17 Scientific Method 4.6 Materials What materials, facilities, surroundings will you need to test your hypothesis. What safety equipment and measures will you need to conclude your experiment safely?

18 Scientific Method 4.7 Safety OK, Ill say it again, SAFETY. You have to consider what might go wrong with your experiment. Explosions, Toxic Waste, Poison Gas, Broken Glass, Chemicals in your eyes. How can you PREVENT those things??? How can you ESCAPE???

19 Scientific Method 5 Experiment! Do the Experiment! Some experiments take seconds to perform, others take minutes, hours, days, weeks, months, years, decades or longer!! Take care to do it right!

20 Scientific Method 5.1 Data Collection Collect your data and write it down immediately in your data table or notebook. Data should be written in pen. Mistakes in writing should be crossed out with a single line, and the correction entered.This lets you and others check things later.

21 Scientific Method 6 Data Analysis Mathematical Analysis, Graphing, Statistics, and more.

22 Scientific Method 6.1 Graphing A useful technique to visualize data! Every Graph must have certain features. Title - What the graph is about Axis - Intervals must be consistent The distance from 0 to 5 has to be the same as 5 to 10 Labels - each axis is labeled for measurement and units Key - To indicate the different data graphed.

23 Scientific Method 6.1.1 Graphing done wrong - whats wrong here? Heating Lab 20 21 25 26 32 0 TempTemp 0 5 10 15202530

24 Scientific Method 6.1.2 Graphing done right TemperatureCTemperatureC

25 Scientific Method 6.2 Statistics 1 The Average is also called the Mean Add all the values together, then divide by the number of values. 2.5, 3, 4, 3.5, 4.5, 3.5 added = 21 21/6 = 3.5 the Average is 3.5

26 Scientific Method 6.2.1 Statistics 2 Standard Deviation Standard Deviation measures how far away from the average a number is. This is best done with a statistical calculator. The greater the Standard Deviation, the more random the results are. To be Significant, the experimental results must be more than one Standard Deviation from the mean.

27 Scientific Method 7 Conclusion The conclusion is actually the simplest part of a real science experiment. You declare either: The Hypothesis is Supported The Hypothesis is Not Supported

28 Scientific Method 7.1 Conclusion continued For most school lab write ups, you will be asked to include comments on what you learned, what you could have changed to make it better, what mistakes you may have done, and more…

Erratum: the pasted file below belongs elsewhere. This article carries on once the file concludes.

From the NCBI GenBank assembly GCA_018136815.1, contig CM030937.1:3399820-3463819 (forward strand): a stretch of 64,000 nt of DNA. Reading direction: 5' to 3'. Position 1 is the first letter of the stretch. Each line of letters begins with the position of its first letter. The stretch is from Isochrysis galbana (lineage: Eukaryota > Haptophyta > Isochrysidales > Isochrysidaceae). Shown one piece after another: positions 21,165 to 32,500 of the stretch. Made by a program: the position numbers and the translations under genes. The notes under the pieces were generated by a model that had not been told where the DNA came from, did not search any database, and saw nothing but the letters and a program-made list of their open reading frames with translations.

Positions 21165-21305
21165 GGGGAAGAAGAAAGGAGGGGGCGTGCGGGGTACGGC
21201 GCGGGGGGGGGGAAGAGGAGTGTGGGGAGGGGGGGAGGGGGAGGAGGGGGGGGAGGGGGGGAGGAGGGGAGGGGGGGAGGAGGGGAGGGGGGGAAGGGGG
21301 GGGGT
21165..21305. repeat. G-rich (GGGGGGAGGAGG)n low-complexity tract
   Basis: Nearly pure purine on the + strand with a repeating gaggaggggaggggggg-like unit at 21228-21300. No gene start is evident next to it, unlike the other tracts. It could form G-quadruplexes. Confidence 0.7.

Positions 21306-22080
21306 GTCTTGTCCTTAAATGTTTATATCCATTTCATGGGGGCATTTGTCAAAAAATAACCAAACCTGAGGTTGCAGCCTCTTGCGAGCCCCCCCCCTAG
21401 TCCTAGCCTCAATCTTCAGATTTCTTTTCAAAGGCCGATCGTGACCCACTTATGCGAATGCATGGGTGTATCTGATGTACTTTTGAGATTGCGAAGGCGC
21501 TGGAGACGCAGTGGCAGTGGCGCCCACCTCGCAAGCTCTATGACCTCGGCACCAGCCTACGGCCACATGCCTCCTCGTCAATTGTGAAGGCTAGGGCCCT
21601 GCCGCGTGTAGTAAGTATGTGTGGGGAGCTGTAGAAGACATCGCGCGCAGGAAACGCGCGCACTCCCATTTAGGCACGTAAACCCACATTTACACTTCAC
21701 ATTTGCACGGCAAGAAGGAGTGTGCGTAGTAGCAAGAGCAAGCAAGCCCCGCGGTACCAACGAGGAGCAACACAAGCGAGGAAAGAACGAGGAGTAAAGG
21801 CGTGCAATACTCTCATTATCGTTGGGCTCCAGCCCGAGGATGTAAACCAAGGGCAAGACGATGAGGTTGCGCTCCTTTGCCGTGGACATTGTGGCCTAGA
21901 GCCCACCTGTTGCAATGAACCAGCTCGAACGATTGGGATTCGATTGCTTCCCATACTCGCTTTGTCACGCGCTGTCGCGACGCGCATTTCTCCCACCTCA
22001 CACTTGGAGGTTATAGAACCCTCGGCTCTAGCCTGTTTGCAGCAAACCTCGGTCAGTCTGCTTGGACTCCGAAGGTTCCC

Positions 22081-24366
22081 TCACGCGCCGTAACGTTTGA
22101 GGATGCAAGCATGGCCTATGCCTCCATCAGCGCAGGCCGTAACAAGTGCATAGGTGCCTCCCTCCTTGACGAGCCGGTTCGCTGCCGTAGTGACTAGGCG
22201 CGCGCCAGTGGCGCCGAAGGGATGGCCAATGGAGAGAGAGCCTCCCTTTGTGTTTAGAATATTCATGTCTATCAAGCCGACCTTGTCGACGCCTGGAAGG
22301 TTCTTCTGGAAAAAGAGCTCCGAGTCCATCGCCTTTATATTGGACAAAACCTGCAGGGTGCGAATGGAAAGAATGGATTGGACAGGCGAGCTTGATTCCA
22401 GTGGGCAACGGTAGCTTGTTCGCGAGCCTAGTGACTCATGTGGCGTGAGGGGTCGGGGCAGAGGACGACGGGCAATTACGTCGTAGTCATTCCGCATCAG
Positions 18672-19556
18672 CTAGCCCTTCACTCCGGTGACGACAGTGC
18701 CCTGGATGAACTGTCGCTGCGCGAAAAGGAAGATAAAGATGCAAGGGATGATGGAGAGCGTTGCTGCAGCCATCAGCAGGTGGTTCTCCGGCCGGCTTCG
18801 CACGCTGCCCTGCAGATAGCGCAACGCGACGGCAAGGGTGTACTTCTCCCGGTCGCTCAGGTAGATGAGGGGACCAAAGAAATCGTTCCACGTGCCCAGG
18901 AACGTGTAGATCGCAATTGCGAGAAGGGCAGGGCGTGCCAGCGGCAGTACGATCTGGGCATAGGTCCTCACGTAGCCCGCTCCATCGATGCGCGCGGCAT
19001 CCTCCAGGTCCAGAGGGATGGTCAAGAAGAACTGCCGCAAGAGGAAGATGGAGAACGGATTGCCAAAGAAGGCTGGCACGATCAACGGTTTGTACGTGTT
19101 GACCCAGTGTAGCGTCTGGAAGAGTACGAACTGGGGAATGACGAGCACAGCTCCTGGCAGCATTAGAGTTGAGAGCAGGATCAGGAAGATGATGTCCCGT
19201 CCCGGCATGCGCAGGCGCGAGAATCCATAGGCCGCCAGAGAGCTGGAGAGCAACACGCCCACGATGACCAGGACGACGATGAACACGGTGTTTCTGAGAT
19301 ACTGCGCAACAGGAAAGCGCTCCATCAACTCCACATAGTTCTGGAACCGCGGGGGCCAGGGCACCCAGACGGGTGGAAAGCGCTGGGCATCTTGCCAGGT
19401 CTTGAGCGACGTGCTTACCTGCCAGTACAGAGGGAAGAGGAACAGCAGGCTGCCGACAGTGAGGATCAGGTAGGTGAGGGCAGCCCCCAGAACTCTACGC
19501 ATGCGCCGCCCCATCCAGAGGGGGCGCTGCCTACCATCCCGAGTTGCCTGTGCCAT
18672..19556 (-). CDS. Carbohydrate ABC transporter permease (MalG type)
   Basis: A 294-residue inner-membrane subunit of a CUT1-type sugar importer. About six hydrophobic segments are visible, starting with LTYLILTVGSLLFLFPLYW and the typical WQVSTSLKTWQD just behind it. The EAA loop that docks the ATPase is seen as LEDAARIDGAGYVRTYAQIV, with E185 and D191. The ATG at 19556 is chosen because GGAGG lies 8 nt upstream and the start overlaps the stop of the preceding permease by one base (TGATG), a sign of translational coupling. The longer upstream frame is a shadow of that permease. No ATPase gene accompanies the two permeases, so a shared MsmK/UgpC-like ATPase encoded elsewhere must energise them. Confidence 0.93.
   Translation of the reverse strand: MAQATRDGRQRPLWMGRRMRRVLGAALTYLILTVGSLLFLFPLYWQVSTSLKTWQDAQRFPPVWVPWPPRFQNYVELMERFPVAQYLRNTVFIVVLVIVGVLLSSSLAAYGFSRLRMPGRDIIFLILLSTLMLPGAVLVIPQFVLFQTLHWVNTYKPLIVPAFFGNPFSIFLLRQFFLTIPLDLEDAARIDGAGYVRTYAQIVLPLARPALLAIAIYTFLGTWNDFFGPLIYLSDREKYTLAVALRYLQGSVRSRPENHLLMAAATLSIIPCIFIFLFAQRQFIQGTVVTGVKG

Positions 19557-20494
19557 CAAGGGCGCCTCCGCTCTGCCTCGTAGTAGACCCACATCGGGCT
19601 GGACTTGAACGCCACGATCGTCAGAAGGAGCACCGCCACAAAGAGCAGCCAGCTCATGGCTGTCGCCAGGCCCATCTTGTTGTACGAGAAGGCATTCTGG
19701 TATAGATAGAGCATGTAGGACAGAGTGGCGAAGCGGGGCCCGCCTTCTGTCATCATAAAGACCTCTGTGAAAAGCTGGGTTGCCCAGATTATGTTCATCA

29 Scientific Method 8 Communication Central to the overall science communities efforts to learn more things is the idea of sharing your information. This is done through Scientific Journals (Magazines). This means you have to publish your experiment so others can review it and learn.

30 Scientific Method 8.1 Both Positive and Negative results need to be communicated. It may be just as important to have not supported your hypothesis as supported it.

31 Scientific Method 8.2 Most research is published in refereed journals, some is published on web-sites, or web-journals. Most web-journals are not refereed. Refereed means that other scientists have reviewed the experiment and consider it to be done correctly.

32 Scientific Method 8.3 Some research is not published. This occurs when a company performs it and wishes to keep it a secret from competitors.They may use it to produce a new medicine, chemical, or process.

33 Scientific Method 9 New Hypothesis Based on your experiment, what do you want to test next? What can you change to understand things better? Go to Scientific Method 3

34 Stories of The Method in Action The Waving Lizard Teflon Penicillin Natural Selection and Evolution The Electric Light Mendel and the Peas

35 Any Questions?

36 Disclaimer Aloha I put together these power points for use in my science classes. You may use them in your classes. Some images are public domain, some are used under the fair-use provisions of the copyright law, some are mine. Copyright is retained by the owners! Ted Brattstrom